Ajdukiewicz's keywords

 

Conceptual apparatus

"The set of all meanings which attach to the expressions of a closed and connected language was called the conceptual apparatus. Thus two conceptual apparatuses are either identical or entirely disjoint. It was asserted that every meaning is an element of some conceptual apparatus"
("The World-Picture and the Conceptual Apparatus" (1934), in K. Ajdukiewicz, The Scientific World-Prspective and other Essays (1931-1963), ed. by J. Giedymin, Reidel, Dordrecht 1978, p. 69).

"If an epistemologist would judge articulately (i.e. express his judgments in some language or other) then he must employ some conceptual apparatus and submit himself to the meaning rules of a language coordinated with this conceptual apparatus. He cannot speak without speaking some language; he cannot articolate judgments without grounding himself in some conceptual apparatus. If he does in fact conform correctly to the meaning-rules of a language, then he will be compelled to accept all sentences to which the meaning-rules of the language (in combination with experiential data) lead; and further, he will be compelled to declare these sentences 'true'. Of course, he can change his conceptual apparatus and his language. But when he does this he is compelled to make other judgments, and to accept other sentences and declare them 'true', although this second 'true' non longer has the same meaning as the first. In any case, we see no possibility for our epistemologist to take the neutral attitude of adopting no conceptual apparatus at all. He is stuck in some skin, even though he can change his skin like a chamaleon"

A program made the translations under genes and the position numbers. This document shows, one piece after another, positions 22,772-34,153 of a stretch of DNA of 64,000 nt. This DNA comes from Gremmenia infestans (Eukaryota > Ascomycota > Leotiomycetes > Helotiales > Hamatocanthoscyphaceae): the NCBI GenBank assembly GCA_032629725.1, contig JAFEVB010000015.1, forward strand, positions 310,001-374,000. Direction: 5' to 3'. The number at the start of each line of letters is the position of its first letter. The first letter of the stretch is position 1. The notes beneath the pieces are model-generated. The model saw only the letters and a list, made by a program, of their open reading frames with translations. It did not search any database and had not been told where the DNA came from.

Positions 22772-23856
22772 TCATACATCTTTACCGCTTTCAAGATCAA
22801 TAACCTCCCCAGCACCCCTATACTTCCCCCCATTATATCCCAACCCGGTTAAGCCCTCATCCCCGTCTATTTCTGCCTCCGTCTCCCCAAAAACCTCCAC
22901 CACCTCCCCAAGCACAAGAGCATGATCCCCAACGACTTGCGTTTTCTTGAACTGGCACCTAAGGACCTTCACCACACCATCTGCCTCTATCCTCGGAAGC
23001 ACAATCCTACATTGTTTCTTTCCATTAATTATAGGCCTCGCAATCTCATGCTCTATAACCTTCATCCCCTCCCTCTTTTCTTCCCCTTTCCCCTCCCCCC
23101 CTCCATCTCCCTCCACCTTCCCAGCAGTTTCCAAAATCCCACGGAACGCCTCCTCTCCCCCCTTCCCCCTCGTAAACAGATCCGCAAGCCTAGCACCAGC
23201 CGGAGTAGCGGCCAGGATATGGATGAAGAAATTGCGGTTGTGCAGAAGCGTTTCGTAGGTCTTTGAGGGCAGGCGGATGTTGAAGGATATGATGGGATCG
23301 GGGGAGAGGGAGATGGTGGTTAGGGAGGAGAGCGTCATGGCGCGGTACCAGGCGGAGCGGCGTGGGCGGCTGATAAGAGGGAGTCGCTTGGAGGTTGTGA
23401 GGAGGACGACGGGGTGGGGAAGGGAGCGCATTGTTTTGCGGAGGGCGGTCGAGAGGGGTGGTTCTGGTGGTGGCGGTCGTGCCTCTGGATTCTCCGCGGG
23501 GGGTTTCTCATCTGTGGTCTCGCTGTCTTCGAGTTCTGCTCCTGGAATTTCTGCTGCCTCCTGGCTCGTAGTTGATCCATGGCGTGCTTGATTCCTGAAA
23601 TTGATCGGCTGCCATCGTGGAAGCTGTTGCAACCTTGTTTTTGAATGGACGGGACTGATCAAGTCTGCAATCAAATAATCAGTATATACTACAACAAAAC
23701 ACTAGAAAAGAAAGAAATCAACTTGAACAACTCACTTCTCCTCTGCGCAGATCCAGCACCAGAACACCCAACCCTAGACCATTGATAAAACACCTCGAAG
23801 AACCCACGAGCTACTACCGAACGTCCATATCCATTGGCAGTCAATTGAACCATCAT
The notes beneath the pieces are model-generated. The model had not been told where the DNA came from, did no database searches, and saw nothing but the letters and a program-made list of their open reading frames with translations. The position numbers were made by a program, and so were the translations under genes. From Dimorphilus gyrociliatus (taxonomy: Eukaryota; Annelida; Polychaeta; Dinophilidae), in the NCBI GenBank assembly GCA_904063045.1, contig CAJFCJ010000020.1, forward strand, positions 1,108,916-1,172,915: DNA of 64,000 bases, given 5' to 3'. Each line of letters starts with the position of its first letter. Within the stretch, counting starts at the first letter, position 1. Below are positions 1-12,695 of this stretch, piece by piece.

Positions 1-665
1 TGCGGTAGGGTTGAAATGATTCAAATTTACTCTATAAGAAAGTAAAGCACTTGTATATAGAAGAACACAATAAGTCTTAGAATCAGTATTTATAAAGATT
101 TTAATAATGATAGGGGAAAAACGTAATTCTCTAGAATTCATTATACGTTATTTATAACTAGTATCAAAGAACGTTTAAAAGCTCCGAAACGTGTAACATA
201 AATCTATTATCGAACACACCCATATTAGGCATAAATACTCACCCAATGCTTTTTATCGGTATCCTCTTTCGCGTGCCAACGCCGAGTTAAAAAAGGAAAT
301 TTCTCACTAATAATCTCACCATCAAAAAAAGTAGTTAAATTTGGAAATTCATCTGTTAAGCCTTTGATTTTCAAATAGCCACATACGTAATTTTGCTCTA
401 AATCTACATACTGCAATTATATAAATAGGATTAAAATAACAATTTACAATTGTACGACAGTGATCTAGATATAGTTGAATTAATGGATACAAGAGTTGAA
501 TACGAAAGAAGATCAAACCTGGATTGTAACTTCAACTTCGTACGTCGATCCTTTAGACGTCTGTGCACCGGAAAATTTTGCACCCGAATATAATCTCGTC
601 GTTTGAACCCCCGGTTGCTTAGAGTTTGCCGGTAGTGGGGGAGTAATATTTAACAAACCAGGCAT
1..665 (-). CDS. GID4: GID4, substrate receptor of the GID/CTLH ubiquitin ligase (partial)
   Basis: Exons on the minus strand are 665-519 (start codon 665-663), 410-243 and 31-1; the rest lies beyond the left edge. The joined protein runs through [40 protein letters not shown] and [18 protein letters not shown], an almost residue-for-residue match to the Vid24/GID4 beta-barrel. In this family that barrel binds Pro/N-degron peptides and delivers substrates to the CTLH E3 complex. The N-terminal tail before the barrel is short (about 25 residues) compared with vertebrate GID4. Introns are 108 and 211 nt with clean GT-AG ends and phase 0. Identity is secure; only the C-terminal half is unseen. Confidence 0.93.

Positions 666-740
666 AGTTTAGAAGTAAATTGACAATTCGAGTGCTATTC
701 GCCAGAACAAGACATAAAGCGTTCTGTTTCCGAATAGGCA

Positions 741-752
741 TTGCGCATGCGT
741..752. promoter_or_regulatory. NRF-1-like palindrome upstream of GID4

(Id., p. 84).


"The conceptual apparatus is determined by the establishment of the meaning-rules"
(&laqno;The Scientific World-Perspective», in op.cit., p. 114)

"The totality of all sentences, dictated by the meaning-rules of a given language and by certain data of experience in one or other of the three ways indicated above [i.e. axiomatic, deductive and empirical meaning-rules] we call the world-perspective of that language, corresponding to those experiential data [....]
The world perspective is a function of two factors. On the one hand, it depends on the material of expereince, which is its foundations; on the other hand, it depends on the conceptual apparatus, and the meaning-rules that are bound up with it. [...] A change in conceptual apparatus is reflected in a change in the problems which one solves on the basis of the same data of experience. Different sciences make use of different conceptual structures whic can only partially coincide"
(Id., pp. 113-114. Translation modified)

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